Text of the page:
14ymedio, Fernando Donate Ochoa, Holguín, June 27, 2020 — Miguel envisioned his prosperous business going bankrupt when authorities announced on March 2 that, due to Covid-19, residents of Cuba would not be able to travel abroad until further notice. He now fears that travel and import restrictions will remain in place long after the pandemic is over.
For six years the Holguín resident, who prefers to use a pseudonym to avoid trouble, travels to Trinidad and Tobago, Guyana, Russia and Panama to buy household appliances, clothing, footwear and other merchandise that he then sells on the informal market.
Over time, Miguel learned how to get around customs barriers, avoid having his goods confiscated and overcome the endless hassles inherent in being a “mule,” a profession that operates in a legally gray area.
Although importing a limited number of products is legal — up to three mobile telephones or two computers — reselling them on the black market can result in fines, confiscations and jail time.
The 2013 Immigration Reform Act that made it easier for Cubans to travel overseas but mules have never had to face anything like the Covid-19 pandemic, which has all but decimated their businesses.
In Cuba there are thousands of people like Miguel who buy products in other countries that are scarce on the island. They typically travel to nations that do not require them to have a visa. Back home they get their goods through customs by claiming them as personal belongings before later selling them on the black market.
It is difficult to say exactly how many private importers sell their merchandise in Holguín province. Those involved in the business avoid giving details and guard their identities to avoid being prosecuted.
Importers often pay family members or friends to travel with them so they can bring back more merchandise. It is common for them to set up support networks and to travel overseas in groups in order to reduce lodging expenses
But since the borders were closed at the end of March, this army of mules has been on hold. The people involved in this trade fear that, even it things return to normal after the Covid-19 pandemic, authorities will keep the restrictions in place, hindering their operations.
Among the government decisions announced that March 24, there was one that caused particular unease: Cubans who were still abroad could return to the island, but, if they did, they would not be allowed to bring back more than one suitcase and one carry-on bag.
This announcement brought Sylvia to the verge of collapse. The Holguín resident was in Haiti at the time, buying clothing, footwear and various hardware products. It was her third trip to the poorest country in Latin America, where — because she was of African descent and spoke French — she could buy goods more easily.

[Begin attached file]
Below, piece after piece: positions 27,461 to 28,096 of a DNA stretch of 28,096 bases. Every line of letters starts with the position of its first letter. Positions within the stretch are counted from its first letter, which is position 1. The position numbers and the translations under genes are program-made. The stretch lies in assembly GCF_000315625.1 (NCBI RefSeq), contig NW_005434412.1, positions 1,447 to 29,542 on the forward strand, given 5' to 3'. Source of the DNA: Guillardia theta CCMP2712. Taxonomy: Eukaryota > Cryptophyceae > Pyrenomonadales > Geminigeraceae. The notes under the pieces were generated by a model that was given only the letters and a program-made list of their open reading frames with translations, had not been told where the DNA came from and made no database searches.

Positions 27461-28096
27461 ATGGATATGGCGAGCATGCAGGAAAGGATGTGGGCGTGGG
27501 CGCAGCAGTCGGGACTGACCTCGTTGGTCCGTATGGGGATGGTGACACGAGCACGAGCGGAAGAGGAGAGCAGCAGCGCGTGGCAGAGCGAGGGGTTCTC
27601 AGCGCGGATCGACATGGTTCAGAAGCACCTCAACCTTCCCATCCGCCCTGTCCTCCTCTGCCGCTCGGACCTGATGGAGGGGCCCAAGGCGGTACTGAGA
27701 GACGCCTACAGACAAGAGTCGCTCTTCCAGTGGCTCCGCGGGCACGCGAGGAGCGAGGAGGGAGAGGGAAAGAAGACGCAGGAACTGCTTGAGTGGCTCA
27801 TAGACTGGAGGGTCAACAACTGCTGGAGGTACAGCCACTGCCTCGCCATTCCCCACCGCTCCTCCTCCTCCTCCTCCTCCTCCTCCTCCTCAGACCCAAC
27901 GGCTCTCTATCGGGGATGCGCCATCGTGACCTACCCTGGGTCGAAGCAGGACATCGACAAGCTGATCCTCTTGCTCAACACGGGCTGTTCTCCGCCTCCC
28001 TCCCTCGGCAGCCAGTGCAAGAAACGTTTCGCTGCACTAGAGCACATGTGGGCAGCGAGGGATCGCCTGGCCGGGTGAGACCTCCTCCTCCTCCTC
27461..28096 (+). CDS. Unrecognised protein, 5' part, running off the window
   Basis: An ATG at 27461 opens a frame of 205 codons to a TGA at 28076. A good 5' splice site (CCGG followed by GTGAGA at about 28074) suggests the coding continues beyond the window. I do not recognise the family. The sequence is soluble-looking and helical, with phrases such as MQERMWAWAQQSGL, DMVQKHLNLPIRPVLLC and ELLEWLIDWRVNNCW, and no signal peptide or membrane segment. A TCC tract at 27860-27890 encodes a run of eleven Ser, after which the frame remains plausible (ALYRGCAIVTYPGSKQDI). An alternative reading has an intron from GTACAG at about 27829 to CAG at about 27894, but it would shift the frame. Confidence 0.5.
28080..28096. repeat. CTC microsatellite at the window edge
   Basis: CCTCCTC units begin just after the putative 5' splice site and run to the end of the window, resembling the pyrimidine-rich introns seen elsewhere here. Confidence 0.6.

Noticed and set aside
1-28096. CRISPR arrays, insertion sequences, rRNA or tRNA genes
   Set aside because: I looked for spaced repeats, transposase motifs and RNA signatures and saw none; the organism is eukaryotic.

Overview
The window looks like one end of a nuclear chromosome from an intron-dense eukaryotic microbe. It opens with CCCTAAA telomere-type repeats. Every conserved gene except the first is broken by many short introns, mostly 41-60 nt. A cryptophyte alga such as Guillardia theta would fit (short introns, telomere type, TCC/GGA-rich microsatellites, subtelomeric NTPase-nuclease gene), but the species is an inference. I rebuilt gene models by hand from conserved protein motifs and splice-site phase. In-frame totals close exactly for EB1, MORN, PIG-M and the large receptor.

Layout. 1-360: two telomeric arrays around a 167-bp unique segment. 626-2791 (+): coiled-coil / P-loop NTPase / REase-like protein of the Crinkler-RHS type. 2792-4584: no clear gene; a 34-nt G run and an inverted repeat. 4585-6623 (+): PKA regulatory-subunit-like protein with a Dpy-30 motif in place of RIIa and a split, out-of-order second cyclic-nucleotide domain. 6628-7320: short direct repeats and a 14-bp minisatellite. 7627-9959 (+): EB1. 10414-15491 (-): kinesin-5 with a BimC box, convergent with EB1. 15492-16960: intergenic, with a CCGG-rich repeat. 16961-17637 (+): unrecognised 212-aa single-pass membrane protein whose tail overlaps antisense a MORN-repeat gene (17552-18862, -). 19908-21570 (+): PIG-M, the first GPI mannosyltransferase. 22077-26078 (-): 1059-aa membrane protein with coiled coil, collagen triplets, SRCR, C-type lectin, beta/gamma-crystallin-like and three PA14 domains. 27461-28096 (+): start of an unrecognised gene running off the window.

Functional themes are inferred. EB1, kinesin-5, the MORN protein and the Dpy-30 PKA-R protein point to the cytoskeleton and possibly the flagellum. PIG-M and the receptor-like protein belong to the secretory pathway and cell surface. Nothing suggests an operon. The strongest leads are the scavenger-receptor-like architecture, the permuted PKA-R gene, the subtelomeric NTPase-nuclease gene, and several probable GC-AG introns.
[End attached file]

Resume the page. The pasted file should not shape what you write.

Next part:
Silvia had to leave a large portion of her purchases behind, with her cousin. Her biggest worry now is paying off her expenses. “I don’t know when I will be able to go back and, with what I brought with me, I am not recouping the money I invested,” she says.
For Silvia such unforeseen circumstances are nothing new. As an importer she is used to the risks that come with this kind of work. On her previous trip, in early 2020, more than half of the items she bought were seized by authorities during a police raid in Holguín.
“It was my bad luck to borrow money for this trip,” she says. But with restrictions now preventing many of these products from entering Cuba, Silvia does not plan on sitting idly by. She and her husband are looking into other kinds of informal business in order to stay afloat.
One of the options she is considering is selling products that command three times the price normally charged on the informal market. Scarcity has driven prices up but, in the midst of a public health emergency, what buyers are prioritizing is food.
Silvia suspects that the government’s decision to limit the amount of baggage that can be brought in is not a coincidence and worries the restrictions could be extended. She believes that the authorities took advantage of the pandemic to do away with jobs like hers. “They’ve been wanting to get rid of us for a long time and the coronavirus gave them the perfect excuse,” she says.
Marisol is another informal merchant who fears for the future of mules, an occupation that has allowed her to make a living until now. Before the borders closed, she was in Guyana, where she bought clothes and shoes. “The day before my flight, customs restrictions took effect and I had to leave a lot of what I bought at the house I was renting.”
Marisol has had to start taking sleeping pills because her anxieties have prevented her from getting a good night’s rest. She is afraid that she will not be able to recover her merchandise or recoup the money she has invested but she is especially afraid of what the future holds.
But it is not just the mules who are worried. After three months without imports, the effects are beginning to be seen in the streets of Holguín. Prices in the informal market have risen while product availability has fallen. Costs for the most commonly imported items — clothing and footwear — have skyrocketed.
“We will look like we’re starving and in rags,” says a woman who has visited several clandestine points of sale in Holguín looking for a pair of tennis shoes for her son.
COLLABORATE WITH OUR WORK: The 14ymedio team is committed to practicing serious journalism that reflects Cuba’s reality in all its depth. Thank you for joining us on this long journey. We invite you to continue supporting us by becoming a member of 14ymedio now. Together we can continue transforming journalism in Cuba.